There’s also the Rice Field Boat Tour, but it is currently closed for improvements.
When you pay your admission for the gardens, you can add on these additional tours. Based on when you enter the garden, you’ll be assigned times for the guided tours since they only depart at specific times.
Included in your admission (which you can actually purchase on Groupon to get a discount) is an indoor conservatory (which is half garden, half siting area, 100% something I want in our backyard), a maze (which is a replica of England’s Hampton Court maze), access to the gardens including sites like the Cattail Wildlife Refuge (with a huge observation tower), the Miss Julianna (a reproduction of a rice barge), and the petting zoo.
I didn’t do enough research about these gardens beforehand because I had no idea there was a zoo there as well. We did hear some noises when we entered, but we assumed it was the peacocks that roam freely.
We were definitely wrong.
The zoo has pigs, ducks, chickens, deer, snakes, owls, goats, and more. Some are in cages and some roam freely, so definitely keep an eye out for those while you open the door to get in.
Some other things to look out for when you’re in the garden: the cypress trees. The tree itself looks like a regular tree, but it has these crazy looking roots called “cypress knees” that pop out of the ground for no real known reason. Those were super cool to see.
We also saw tupelo gum trees, which is where tupelo honey comes from.
And alligators. We saw lots of alligators. Definitely keep an eye out for them. It was hot when we went, so mostly, we just saw alligator eyes popping out from under the water. See, alligators are ectothermic, which means they can’t internally regular their body temperature. So when they’re hot, they submerge themselves in water. There are wooden structures built above the lakes so the alligators can sun themselves when they’re cold.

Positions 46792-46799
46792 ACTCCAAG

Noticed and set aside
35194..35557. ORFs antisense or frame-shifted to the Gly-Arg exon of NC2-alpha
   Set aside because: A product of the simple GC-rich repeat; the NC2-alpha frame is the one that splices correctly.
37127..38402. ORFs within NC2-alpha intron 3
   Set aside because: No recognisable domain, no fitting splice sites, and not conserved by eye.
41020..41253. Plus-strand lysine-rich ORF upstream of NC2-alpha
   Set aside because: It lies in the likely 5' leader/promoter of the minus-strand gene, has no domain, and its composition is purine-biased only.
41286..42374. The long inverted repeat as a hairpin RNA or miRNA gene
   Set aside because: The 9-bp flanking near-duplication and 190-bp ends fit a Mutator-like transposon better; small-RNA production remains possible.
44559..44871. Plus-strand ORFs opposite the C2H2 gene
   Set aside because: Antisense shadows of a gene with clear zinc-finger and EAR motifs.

Honestly, I suggest upgrading your ticket to purchase the Nature Tram tour. We saw a heron and egrets and other birds, and our tour guide was so knowledgeable. Much of the history in this post was stuff he mentioned on the tour.
Plus, the 45 minute tour was a great way to see the backside of the Magnolia Plantation and Gardens without having to walk that far. We were on vacation for a long weekend, so we did have to rush around a little. Walking that part of the gardens would have taken hours. Plus, we wouldn’t have anyone to really explain what we were looking at, so that was worth it.
And, in case you’re wondering, we were able to take beverages (including beer purchased at the gardens’ Peacock Cafe) onto the tram.
Have you been to Magnolia Plantation and Gardens? Let us know about your trip in the comments.
Planning a trip to Charleston, SC?
To help you plan your trip to Charleston, check out our 24 Hours in Charleston, SC post.
Want to check out other botanical gardens in the Southeast?
Magnolia Gardens and Plantations is a really nice botanical garden in the Southeast.
Other botanical gardens worth checking out that are within driving distance of Magnolia Plantation:
– Airlie Gardens, Wilmington, NC
– Brookgreen Gardens, Murrells Inlet, SC
– Cape Fear Botanical Garden, Fayetteville, NC
– Mepkin Abbey Botanical Garden, Moncks Corner, SC
– Moore Farms Botanical Gardens, Lake City, SC
– Riverbanks Botanical Garden, West Columbia, SC
– Savannah Botanical Gardens, Savannah, GA